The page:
A very simple and very good (and rather vague) recipe. Fry off some finely chopped onion and garlic and add a selection of roughly chopped – chunky – vegetables. We used: courgettes; red, green and yellow peppers and celery. Mushrooms would be great too. Add chilli of choice, either finely chopped fresh chillis, dried chilli or a chilli powder mix, or maybe a mixture of these. Stir well.
Bung in a box of passata or chopped tomatoes and add a little water to the mix. Bring to boil and turn down to simmer. Once veg is tender add a tin or two of cooked red kidney beans and salt to taste. Nice served with rice, a baked potato or quinoa or, if you’re feeling a bit trashy, chips. Cucumber is a good cooling accompaniment. Other optional additions: a teaspoon of sugar stirred into the sauce really brings out the flavours in a different, sweet, way; a few squares of dark chocolate melted through it turn the dish into a darker, richer mole.
Don’t eat when you’ve been talked into watching a scary fast moving zombie film that will make you consume the hot chilli far too fast and overheat in a bad way.
Unconnected, book related advice: reading Very British Problems: Making Life Awkward for Ourselves, One Rainy Day at a Time will stave off the depression caused by reading certain parts of the new Bridget Jones book.
And, books again: now is the time to get a copy of Rose Elliot’s Vegetarian Christmas for 1 pence or 1 cent. The price will inflate hugely through November and December and it’s a lovely collection of recipes. See our review here or visit Amazon in the UK or Amazon in the USA.
And finally, a mention for the wonderful online health food shop Goodness Direct, such a life saver for rural dwelling vegans.
Autumn. Apples on the trees. Piles of logs for the fire. Hot chocolate. Heavy rain. Soup. Books.
Though it’s actually the books of summer I’m going to blog about, Autumn only just having got underway. The book pages survived the site move in abbreviated form – adult non-fiction and children’s titles – but fiction got left behind in a dusty file… so this post redresses the balance somewhat.
Two exciting debuts: The String Diaries is a perfectly paced thriller, set in modern day Britain and ancient Hungary, a myth made real. It makes you jump at noises in the garden. Kiss Me First is contrastingly contemporary and all too creepily believable as it examines the reality of online identity through the eyes of its timid, possibly autistic, protagonist.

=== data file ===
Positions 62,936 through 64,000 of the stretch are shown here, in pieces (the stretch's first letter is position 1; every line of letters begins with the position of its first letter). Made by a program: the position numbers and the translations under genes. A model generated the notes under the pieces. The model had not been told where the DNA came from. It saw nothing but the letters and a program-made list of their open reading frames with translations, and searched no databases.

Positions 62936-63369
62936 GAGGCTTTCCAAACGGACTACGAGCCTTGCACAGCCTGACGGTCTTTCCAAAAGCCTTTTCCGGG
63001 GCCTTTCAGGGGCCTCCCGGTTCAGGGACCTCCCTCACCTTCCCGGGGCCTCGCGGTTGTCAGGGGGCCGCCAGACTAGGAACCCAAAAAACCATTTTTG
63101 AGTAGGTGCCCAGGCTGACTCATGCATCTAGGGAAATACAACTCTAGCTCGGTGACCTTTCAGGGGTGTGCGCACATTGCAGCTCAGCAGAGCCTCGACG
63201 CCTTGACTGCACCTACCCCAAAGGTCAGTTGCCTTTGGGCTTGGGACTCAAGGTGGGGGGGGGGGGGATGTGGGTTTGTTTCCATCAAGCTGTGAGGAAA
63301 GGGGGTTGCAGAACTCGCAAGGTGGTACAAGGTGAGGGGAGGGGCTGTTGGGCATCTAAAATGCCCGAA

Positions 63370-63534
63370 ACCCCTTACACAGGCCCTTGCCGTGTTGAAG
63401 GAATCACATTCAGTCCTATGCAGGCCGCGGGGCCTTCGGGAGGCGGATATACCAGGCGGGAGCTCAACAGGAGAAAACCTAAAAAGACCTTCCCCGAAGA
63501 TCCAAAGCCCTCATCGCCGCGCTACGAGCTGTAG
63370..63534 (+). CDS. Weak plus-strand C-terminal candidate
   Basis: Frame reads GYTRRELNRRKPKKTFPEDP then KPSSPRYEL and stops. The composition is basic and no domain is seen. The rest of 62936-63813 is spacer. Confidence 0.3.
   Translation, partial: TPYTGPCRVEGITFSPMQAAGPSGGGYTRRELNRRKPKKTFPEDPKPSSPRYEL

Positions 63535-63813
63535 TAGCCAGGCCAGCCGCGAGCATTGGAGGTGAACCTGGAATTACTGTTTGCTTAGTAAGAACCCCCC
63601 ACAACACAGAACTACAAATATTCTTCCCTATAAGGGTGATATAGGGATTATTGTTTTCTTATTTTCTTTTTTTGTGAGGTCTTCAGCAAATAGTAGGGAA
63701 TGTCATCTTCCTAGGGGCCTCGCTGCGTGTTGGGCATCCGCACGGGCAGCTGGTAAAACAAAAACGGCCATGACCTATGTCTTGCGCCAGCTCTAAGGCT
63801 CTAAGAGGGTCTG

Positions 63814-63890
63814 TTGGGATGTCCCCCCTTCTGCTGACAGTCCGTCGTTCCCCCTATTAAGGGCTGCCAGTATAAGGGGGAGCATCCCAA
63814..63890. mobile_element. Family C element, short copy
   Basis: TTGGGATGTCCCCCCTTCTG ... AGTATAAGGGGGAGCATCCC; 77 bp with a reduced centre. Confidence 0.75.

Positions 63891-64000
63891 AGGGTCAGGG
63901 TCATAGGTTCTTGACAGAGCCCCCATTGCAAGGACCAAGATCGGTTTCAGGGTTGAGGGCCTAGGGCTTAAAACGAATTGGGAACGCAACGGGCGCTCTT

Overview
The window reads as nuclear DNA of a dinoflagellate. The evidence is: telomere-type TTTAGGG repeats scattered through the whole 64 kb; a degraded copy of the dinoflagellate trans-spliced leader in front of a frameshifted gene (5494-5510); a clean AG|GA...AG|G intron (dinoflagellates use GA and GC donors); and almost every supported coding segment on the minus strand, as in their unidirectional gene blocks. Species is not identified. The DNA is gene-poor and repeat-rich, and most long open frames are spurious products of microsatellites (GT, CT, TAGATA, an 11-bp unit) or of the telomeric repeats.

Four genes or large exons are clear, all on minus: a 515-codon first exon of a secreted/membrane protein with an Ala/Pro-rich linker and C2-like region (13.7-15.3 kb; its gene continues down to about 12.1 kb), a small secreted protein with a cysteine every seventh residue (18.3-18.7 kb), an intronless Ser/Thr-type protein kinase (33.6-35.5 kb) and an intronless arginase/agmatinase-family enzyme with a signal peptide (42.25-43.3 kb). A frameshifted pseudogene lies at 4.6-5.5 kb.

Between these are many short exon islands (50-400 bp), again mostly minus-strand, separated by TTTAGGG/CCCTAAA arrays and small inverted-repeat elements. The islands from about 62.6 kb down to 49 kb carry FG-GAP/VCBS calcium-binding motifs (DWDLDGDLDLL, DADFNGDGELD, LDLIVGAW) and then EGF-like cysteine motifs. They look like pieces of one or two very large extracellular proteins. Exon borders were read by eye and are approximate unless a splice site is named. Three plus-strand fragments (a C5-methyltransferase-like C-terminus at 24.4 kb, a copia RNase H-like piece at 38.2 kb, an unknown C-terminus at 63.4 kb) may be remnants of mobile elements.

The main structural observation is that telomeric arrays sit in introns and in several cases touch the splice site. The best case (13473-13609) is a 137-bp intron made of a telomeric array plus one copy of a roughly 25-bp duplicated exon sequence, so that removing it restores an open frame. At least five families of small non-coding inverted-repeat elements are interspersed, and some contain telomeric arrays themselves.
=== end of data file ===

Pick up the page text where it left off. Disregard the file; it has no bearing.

All Passion Spent entranced me with its beautiful prose and well recognised description of what it is to be human. For once a literary title did not have me wishing for aliens to land and kill everybody…
Psychological thriller Gone Girl is intriguing from the off and the characters stay with you, an exciting read.
Roddy’s Doyle’s The Woman Who Walked Into Doors is heart-breaking and poignant and so well written that I am still sad about the death of an unpleasant character. I intend moving on to its follow up, Paula Spencer, soon. I requested The Guts for my birthday but got waylaid and gripped by the unusual Young Adult LGBT title, Pantomime (only 99p on Kindle at present).
Adding in Eleanor & Park because it’s so very, very good. Horribly real. Beautifully sweet. Intensely readable.
I’m off to make banana raisin teabread, not quite sure why that feels so nice and autumnal but it does. I leave you with the wild waves of the local beach and some surfing… (look hard, you’ll see them.)
This is a dish we enjoy so much we’ve had it twice in the last week. Using Orgran’s pastry mix instead of flour, it really is delicious.
I mainly ignored the packet instructions and just made the pastry how I normally do, probably using a bit more fat (Pure marg) and water than recommended. One pack makes enough pastry for two 10 inch quiches. Roll out to fit your greased dishes.
For the tofu topping (again I am listing amounts for two family size pies, adjust as required) blend two packs of silken tofu with a little black salt (Kala Namak), several sprigs of fresh rosemary and a half teaspoon of turmeric and then mix in a tin of drained sweetcorn. Place a par boiled, sliced head of broccoli evenly over the pastry bases and pour the tofu mix over. Top with sliced tomatoes and bake at 200C for half to three quarters of an hour.